Wednesday, 18 May 2011

Unexpected mechanical faliure

After my filament tangle and snapping incident printing the Octopus I started printing the great looking minimalistic spool (thing 8472) by whosawhatsis when half way through the print some odd noises started to happen and then my X axis Flexi-drive snapped.

After removal.

I was just about half way through the print when it happened, I shut the machine down and investigated.


Just after it snapped.


Old photo of before the failure - clearly bad motor-shaft alignment.
I found a photo of what is looked like before it snapped and the only thing I could see were two of the flexi-compression rings seemed to be very close together and the whole flexi-drive looked compressed.
So I expect that it was under some strain and eventually failed.

I still don't really know why it snapped. I'm not using acceleration so maybe along with the NEMA23 motors running with 24V  I'm pushing my machine too fast and hard?

New installed flexi-drive and silicon pad + washers to help get better horizontal alignment.
I had a spare flexi-drive so I fitted that and used washers to space the motor out to give better alignment and a small silicone pad under the motor mount to allow some freedom for any oscillation, I hope this will not make the problem worse, time will tell if this happens again or maybe I was just unlucky with a weak part? or it was just the bad motor shaft alignment.

Not wanting to waste a good hour of printing I wanted to restart it, so after a height measurement of the part I concluded it must have failed around Layer 62, so a quick edit of the GCODE to start at layer 61, I re-started the print, the first layer bonded well with the last and it was off again. 
First useful part printed. and one of the largest things I have printed so far.
The print finished later with no other issues and part is usable if not a little out of alignment where I nudged the opto-switch when taking the motor off.

I also checked the Y axis motor mount and that looks fine, so I hope this was just a one off event.

I will print the Filament mount arms tonight and hopefully assemble it, that will be the first useful thing it's printed and it should allow me to leave the machine for longer without worrying about filament tangle.

Thanks to whosawhatsis for the great model, I'm sure this is going to look great on my machine.

Rich.

3 comments:

  1. Glad you like it!

    WRT the layer alignment, my X axis skipped during an attempt to print this part, and though I managed to get it to where it appeared to be properly aligned after a couple of layers, I couldn't get the bearings to align properly. This prevented them from turning smoothly and made the whole assembly wobble, so I had to scrap the print.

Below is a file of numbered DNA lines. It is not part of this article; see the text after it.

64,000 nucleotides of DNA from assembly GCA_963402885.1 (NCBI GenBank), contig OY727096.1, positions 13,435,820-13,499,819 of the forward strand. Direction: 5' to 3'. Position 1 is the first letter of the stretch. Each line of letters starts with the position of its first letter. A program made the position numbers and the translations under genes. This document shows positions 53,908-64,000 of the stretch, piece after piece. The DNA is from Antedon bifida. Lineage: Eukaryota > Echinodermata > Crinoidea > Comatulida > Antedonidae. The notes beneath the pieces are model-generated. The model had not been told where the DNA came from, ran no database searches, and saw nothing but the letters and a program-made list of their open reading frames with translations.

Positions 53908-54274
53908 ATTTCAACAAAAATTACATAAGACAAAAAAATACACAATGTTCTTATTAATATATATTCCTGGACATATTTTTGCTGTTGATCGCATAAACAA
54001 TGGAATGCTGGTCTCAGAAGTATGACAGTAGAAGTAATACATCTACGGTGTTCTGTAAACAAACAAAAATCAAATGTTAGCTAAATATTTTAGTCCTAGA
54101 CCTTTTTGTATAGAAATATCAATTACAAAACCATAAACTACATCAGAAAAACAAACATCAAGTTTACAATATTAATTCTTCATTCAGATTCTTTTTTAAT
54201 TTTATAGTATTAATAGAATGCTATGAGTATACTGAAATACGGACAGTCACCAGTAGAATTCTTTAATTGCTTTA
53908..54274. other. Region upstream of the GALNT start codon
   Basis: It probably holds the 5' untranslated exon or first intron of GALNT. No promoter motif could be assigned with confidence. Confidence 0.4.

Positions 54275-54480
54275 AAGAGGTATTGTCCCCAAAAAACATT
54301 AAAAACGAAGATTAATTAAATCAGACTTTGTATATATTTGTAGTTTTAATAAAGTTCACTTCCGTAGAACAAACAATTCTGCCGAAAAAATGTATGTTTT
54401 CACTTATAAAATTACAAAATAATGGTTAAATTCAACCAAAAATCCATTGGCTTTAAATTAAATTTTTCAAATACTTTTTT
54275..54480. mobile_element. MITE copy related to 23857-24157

You should be able to print it faster by reducing the infill, though. Give it two shells and three or four layers for solid surfaces, and you don't need much infill at all. Making it too heavy won't help the functionality, and mine is plenty strong enough printed as I described.

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  2. Hi, Thanks.

    I have not experimented with more shells yet, but I need to take the skeinforge plunge soon so I'll have loads more options to play with.

    I just got the 3 arms printed with less infill, they work really great. the bearings fitted perfectly and alignment on the studding is very good. The filament holder is now in use and I'm just printing another Octopus. I'll post a photo of it fitted onto my machine tomorrow.

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  3. Looking at your photos it does not seem to be 'in alignment'. These devices are frequently Aluminium and it looks like classic Aluminium fatigue.

    Check the maximum permissible miss-alignment for the coupling and measure your miss-alignment with a dial indicator or equivalent home brew device. It's tricky to tell for sure but it looks to me like you have exceeded it. Couplings have to be aligned in three axis and the total miss-alignment accounted for. It may seem strange but the job of this coupling is to allow for 'minor' miss alignment and to prevent axial thrust transfer into the bearings of say a rather expensive shaft encoder.

    http://en.wikipedia.org/wiki/Fatigue_limit

    Simple rule, coupling life is directly related to degree of alignment.

    Think of it this way. Aluminium work hardens and you are flexing it every time it rotates!

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